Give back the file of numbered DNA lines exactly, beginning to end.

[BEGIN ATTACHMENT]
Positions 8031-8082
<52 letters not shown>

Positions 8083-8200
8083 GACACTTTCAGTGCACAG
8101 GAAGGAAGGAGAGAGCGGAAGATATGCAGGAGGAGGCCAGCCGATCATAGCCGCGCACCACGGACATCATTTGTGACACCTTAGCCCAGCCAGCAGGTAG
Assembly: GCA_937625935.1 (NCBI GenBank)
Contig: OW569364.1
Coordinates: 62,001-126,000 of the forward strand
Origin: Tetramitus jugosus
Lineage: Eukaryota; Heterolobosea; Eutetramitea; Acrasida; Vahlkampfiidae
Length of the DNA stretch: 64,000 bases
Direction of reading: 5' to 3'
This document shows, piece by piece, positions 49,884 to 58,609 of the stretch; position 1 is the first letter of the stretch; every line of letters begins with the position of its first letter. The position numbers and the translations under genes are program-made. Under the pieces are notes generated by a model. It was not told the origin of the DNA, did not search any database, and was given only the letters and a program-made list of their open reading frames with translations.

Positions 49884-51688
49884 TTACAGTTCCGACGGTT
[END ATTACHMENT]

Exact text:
Positions 8031-8082
<52 letters not shown>

Positions 8083-8200
8083 GACACTTTCAGTGCACAG
8101 GAAGGAAGGAGAGAGCGGAAGATATGCAGGAGGAGGCCAGCCGATCATAGCCGCGCACCACGGACATCATTTGTGACACCTTAGCCCAGCCAGCAGGTAG
Assembly: GCA_937625935.1 (NCBI GenBank)
Contig: OW569364.1
Coordinates: 62,001-126,000 of the forward strand
Origin: Tetramitus jugosus
Lineage: Eukaryota; Heterolobosea; Eutetramitea; Acrasida; Vahlkampfiidae
Length of the DNA stretch: 64,000 bases
Direction of reading: 5' to 3'
This document shows, piece by piece, positions 49,884 to 58,609 of the stretch; position 1 is the first letter of the stretch; every line of letters begins with the position of its first letter. The position numbers and the translations under genes are program-made. Under the pieces are notes generated by a model. It was not told the origin of the DNA, did not search any database, and was given only the letters and a program-made list of their open reading frames with translations.

Positions 49884-51688
49884 TTACAGTTCCGACGGTT